Makie.jl as a Manim alternative?

This semester I have to present a video for my Computer Algebra class, and the topic I chose is related to random walks generated by irrational numbers.

Our professor suggested using Manim to animate the videos. I’m unfamiliar with either Manim or Makie.jl, but since I’m “Python averse”, I figured I might as well try to do the animations in Makie.

Is this a good idea? Would Makie be a good alternative for Manim?

The things I’ll need for my project:

  • Well type-set mathematical formulas
  • Syntax highlighted code listings
  • Some way to animate random walks like the following Pi visualization (with or without the axes).

P.S. I know there’s also Javis.jl, but that package hasn’t received any updates in the last year, so I don’t know what the state of the project is.

You can animate a ton of different things with Makie, you can certainly get very cool results. From my cursory looks at Manim, it has more support for setting up large, movie-like animations where you want more artistic control over when what element appears, how it morphs into something else, etc. Makie is more direct there, you mostly specify what data should change in what way and that’s your animation.
We also don’t morph latex into other shapes etc., while that looks cool it’s not really needed for a lot of things though, it’s more 2B1B’s style.

Here’s a short snippet that includes three things you mentioned, note that the “syntax highlighting” is just random but that should be easy enough to get from some other package in the ecosystem, I’m just showing that it’s possible in principle.

code = """
function f(x)
    x ^ 2 + 2x + 3

tokens = split(code, r"\b", keepempty = false)

rich_code = rich([rich(string(t), color = rand(RGBf)) for t in tokens]...)

f = Figure()

Label(f[1, 1], rich_code, justification = :left, font = "SF Mono", tellwidth = false)

Label(f[2, 1], L"\sum_a^b x^2 + 2x + 3", tellwidth = false)

random_path = Observable([Point2f(0, 0)])
colors = Observable(Int[0])

ax = Axis(f[3, 1])
lines!(ax, random_path, color = colors)

record(f, "test.mp4", 1:120, framerate = 30) do i
    for _ in 1:30
        push!(random_path[], random_path[][end] + 0.01 * randn(Point2f))
    append!(colors[], colors[][end]:colors[][end]+30)


We also had a recipe for correct code highlighting! Really need to add it to a package, because I keep losing it…I’ll try to dig it up in the next days :wink:


Manim is really fantastic at what it does. Javis can also do some cool stuff and I used it to explain entropy to my son :blush:, but in the end for explanatory videos with advanced animations I think Manim is just spot on. So I would agree with your professor. Especially if you plan to put it on YouTube with voice over.


In julia would the alternative to Manim is Javis.jl. I think the authors cite manim as there source of inspiration.
It seems it hasn’t seem a lot of development lately but it is specifically geared towards animations.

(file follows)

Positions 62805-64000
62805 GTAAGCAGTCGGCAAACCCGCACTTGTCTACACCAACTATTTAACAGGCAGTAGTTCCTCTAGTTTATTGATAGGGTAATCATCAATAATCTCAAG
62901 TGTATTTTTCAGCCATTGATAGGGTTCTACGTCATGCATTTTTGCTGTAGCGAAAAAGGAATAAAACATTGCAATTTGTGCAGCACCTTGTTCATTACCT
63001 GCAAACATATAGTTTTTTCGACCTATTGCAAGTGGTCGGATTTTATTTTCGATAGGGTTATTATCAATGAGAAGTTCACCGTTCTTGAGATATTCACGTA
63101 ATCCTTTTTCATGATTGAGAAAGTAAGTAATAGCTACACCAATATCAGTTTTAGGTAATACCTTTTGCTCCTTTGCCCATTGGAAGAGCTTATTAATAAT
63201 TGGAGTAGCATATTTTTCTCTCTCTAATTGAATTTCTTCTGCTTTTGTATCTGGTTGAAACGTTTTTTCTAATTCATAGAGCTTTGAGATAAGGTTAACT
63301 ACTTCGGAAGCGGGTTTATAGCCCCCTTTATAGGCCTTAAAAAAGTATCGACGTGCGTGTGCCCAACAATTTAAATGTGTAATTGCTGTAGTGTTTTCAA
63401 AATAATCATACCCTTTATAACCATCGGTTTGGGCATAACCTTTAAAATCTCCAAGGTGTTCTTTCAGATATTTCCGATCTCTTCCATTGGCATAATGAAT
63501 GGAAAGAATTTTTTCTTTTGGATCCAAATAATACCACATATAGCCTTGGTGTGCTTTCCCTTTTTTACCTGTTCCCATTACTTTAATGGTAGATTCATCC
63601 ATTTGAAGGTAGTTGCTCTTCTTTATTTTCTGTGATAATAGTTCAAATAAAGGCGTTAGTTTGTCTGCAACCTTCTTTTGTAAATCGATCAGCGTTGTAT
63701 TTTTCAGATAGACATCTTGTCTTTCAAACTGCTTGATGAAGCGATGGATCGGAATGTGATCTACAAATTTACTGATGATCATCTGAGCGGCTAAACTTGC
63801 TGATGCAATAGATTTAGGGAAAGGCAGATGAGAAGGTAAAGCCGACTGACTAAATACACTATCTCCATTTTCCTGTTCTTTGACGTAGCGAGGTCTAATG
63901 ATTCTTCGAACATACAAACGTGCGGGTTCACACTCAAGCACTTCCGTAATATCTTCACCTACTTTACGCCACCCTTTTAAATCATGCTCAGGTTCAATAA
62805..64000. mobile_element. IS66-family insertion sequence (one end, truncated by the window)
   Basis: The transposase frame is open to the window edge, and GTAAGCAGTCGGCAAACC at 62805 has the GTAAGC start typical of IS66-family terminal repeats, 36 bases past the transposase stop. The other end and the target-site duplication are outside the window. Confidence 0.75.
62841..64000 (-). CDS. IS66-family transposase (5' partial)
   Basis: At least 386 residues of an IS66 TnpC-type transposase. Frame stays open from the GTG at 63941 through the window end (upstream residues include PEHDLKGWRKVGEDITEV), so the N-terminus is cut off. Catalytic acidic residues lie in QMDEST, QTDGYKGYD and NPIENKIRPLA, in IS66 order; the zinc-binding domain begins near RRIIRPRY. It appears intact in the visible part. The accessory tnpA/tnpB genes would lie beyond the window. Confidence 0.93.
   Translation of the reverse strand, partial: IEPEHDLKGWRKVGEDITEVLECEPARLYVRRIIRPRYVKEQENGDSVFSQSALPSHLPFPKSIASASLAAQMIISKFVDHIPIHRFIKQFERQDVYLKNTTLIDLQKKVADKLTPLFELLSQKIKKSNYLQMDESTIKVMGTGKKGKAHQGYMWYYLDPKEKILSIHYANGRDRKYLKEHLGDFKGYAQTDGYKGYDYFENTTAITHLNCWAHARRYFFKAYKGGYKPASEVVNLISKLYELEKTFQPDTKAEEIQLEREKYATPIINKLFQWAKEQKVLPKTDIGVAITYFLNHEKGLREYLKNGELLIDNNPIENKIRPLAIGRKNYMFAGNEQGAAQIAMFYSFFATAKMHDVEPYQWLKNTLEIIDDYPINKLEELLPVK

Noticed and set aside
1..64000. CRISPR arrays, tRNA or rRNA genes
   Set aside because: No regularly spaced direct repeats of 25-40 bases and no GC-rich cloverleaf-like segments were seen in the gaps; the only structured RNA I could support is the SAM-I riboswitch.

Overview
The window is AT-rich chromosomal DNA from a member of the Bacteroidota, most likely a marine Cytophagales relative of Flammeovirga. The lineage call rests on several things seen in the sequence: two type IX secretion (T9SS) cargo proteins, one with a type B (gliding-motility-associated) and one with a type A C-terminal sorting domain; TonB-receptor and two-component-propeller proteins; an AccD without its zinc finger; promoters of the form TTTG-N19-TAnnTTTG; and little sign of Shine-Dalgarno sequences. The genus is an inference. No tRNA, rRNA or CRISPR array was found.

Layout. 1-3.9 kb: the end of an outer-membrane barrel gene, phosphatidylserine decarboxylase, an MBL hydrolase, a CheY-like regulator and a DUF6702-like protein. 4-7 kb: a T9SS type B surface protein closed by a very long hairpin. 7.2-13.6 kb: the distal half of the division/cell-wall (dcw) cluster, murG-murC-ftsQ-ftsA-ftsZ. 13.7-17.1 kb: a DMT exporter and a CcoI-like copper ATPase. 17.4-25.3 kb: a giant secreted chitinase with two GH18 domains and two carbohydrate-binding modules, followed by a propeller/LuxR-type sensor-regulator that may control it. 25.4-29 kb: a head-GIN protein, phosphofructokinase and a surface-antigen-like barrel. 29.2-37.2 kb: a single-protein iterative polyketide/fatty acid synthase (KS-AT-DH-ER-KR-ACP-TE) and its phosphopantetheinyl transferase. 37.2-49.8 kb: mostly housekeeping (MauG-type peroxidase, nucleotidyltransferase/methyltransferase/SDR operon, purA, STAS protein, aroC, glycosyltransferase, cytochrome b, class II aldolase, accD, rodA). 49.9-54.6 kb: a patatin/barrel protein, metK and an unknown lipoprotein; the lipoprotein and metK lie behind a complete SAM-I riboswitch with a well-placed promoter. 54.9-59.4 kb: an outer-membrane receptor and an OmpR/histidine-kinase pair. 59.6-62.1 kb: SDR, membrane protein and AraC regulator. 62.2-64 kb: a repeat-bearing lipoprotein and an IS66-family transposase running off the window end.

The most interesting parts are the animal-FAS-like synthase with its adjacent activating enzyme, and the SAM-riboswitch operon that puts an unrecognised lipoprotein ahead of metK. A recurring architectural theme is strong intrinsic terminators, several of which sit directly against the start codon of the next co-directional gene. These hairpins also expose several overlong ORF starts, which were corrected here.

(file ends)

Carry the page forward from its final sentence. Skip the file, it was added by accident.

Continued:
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You beat me! :wink:


Thanks @jules! the example is very illustrative. I’ve done a lot of parsing related stuff, so I think I could hack something together for the syntax highlighting. The rest of the code seems straight forward.

I’ll also take another look at javis based on the suggestions.

I searched for examples of random walks in Manim and one of the first results wasn’t very encouraging: A Long Random Walk (and Possibly a Manim Bug :thinking:) . The other examples I found also had a small number of iterations, so I think I’ll have to make a more empirical comparison of the alternatives.

I’ll report back on this same thread.

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Hey! Co-creator of Javis.jl here! Although it is true that there hasn’t been too much recent development, it is still very much on my radar! I recently started graduate school in mathematics and am wanting to bring some major updates to Javis.jl for some presentations I want to be giving!

If you have any questions about Javis, please let me know!

~ tcp :deciduous_tree:


Transforming LaTeX into other LaTeX is one of the hallmark features of Manim for me and one reason I would have such a hard time using another tool. That said, the particular way in which Manim has the user specify how do to the transformation is pretty abstruse — there is a lot room for improvement here!

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Is there more going on there than transforming the paths into each other? Does it do clever stuff when there are equal subexpressions or so? There’s some form of polygon morphing in Luxor: Work with polygons · Luxor

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Yeah, it has some logic where it’ll match up subexpressions correctly. Somehow it breaks down the TeX into small components and then transforms [EDIT: or tries to, anyway, it’s not perfect] matching ones between each other correctly. I don’t know how it gets the paths — from the DVI? [EDIT: oh I see it makes SVGs from the latex, so probably that.]